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A minimal mathematical model of neutrophil pseudopodium formation during chemotaxis

The directed movement of neutrophils is provided by the rapid polymerization of actin with the formation of a protrusion growing forward. In our previous work we observed impaired neutrophil movement for patients with Wiskott-Aldrich syndrome (WAS) compared to healthy donors.

In this work, we set out to explain the impairment of neutrophil chemotaxis in patients by observation and computer modeling of the linear growth rates of the anterior pseudopodia. The neutrophil chemotaxis was observed by means of low-angle fluorescent microscopy in parallel-plate flow chambers. The computational model was constructed as a network-like 2D stochastic polymerization of actin guided by the proximity of cell membrane with branching governed by Arp2/3 and WASP proteins.

The observed linear velocity of neutrophil pseudopodium formation was 0.22 ± 0.04 μm/s for healthy donors and 0.23 ± 0.08 μm/s for WAS patients. The model described the velocity of the pseudopodium formation for healthy donors well. For the description of WAS patients data, a variation of branching velocity (governed by WASP) by an order of magnitude was applied, which did not significantly alter the linear protrusion growth velocity.

We conclude that the proposed mathematical model of neutrophil pseudopodium formation could describe the experimental data well, but the data on overall neutrophil movement could not be explained by the velocities of the pseudopodium growth.

Scheme of the computational model. (A) The scheme of stochastic events and species included in the model. A single F-actin filament is assumed to be straight and to be divided into segments. Each segment can be considered to be an actin monomer. New G-actin molecules can attach to and detach from the filament “barbed” end. It is assumed that the child filament begins to grow from the middle between two segments of F-actin at the angle of 70o.  If there is a branch growing from the F-actin segments, they are considered occupied and no branching can occur there. (B) The spatial restrictions on the filament growth and branching. The filaments can branch if the distance from the cell membrane is lesser than D. Filaments can grow if the distance from the cell membrane is lesser than H, where H > D.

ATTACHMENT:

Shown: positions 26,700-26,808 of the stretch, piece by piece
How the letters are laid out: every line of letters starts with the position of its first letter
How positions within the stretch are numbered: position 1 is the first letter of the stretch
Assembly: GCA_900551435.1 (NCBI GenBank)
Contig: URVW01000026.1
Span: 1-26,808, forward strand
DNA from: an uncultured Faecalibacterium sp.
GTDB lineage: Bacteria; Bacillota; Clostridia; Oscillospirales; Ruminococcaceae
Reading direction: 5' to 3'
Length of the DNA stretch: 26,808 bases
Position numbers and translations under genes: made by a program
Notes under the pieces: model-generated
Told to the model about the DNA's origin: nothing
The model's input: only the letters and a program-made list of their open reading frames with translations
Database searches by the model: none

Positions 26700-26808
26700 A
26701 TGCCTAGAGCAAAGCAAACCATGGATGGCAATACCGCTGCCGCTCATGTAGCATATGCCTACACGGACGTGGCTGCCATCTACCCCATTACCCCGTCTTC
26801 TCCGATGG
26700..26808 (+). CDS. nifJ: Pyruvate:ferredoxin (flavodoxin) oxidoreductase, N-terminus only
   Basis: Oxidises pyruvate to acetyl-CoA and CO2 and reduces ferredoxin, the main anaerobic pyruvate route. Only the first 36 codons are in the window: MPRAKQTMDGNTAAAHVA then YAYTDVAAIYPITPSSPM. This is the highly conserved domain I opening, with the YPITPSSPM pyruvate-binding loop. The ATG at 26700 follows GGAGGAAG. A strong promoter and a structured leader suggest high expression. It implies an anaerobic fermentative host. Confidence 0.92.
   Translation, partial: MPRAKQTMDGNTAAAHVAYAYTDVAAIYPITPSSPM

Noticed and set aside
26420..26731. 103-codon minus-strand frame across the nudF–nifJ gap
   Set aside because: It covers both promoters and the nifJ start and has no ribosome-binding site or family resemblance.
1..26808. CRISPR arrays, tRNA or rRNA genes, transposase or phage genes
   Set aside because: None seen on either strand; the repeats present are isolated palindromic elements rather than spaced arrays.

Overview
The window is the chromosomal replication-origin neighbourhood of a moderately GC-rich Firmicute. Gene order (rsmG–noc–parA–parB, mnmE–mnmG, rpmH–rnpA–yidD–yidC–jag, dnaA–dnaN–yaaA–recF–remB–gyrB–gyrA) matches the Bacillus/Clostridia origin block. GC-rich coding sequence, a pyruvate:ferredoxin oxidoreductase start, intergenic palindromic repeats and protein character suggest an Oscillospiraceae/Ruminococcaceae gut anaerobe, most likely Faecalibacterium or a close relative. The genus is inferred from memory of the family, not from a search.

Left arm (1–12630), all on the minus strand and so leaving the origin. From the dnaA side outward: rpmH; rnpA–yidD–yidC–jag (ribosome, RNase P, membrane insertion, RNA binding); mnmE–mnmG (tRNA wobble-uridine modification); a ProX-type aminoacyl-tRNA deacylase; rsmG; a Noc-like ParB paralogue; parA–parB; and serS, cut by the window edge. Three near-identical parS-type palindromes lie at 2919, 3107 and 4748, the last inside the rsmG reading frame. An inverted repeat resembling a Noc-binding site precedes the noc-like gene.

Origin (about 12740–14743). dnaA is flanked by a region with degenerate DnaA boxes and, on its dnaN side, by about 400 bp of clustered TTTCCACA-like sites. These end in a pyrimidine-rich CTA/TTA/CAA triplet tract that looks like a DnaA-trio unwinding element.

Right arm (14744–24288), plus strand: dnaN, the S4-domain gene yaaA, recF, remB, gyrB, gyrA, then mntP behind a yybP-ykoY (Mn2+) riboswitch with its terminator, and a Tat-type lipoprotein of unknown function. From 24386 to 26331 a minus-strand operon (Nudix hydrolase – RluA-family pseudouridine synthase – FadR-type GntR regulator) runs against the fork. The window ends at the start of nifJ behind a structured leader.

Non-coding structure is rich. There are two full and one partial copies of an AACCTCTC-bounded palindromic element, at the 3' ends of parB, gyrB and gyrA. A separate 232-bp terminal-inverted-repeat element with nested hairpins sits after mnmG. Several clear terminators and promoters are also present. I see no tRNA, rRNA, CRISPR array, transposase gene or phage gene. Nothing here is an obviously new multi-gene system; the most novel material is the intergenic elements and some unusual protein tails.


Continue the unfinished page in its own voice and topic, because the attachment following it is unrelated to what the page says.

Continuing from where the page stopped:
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#cytoskeleton#neutrophils#actin#chemotaxis#Wiskott-Aldrich syndrome

STIM1-ORAI1 direct interaction cannot govern store-operated calcium entry (SOCE) in platelets

Store-operated calcium entry (SOCE) plays an important role in platelet function. It is generally assumed that the mechanism of SOCE relies on the direct interaction of STIM1 and ORAI1 proteins with specific STIM1:ORAI1 stoichiometry. However, in platelets, other pathways may take place. Here we aim to investigate the mechanisms of SOCE in platelets. We developed a lattice-based mathematical model that represented STIM1-ORAI1 interactions and applied it to both HEK cells, where SOCE mechanism is well established, and platelets. The model was able to describe STIM1-ORAI1 behavior in HEK cells successfully. We used the same parameters for protein interaction and applied them to platelets. As a result, we demonstrated that the number of STIM1 proteins on ER membrane could not assure the needed stoichiometry to proper SOCE in platelets.

(A) STIM1-ORAI1 interaction for HEK cells. Bound proteins are presented by brown, STIM1 in cluster – green, free proteins - red. (B) STIM1-ORAI1 puncta formation dependance on clustering probability. Dashed lines represent same process for D=0.01 〖μm〗^2/s (C) Typical system state at t=100ms for different clustering probabilities
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#platelets#mathematical modeling#store-operated calcium entry#platelet intracellular signaling
Systems Biology and Systems Physiology: regulation of biological networks
The meeting is dedicated to the 75th anniversary of Fazly Ataullakhanov
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Illuminating the nature of complex systems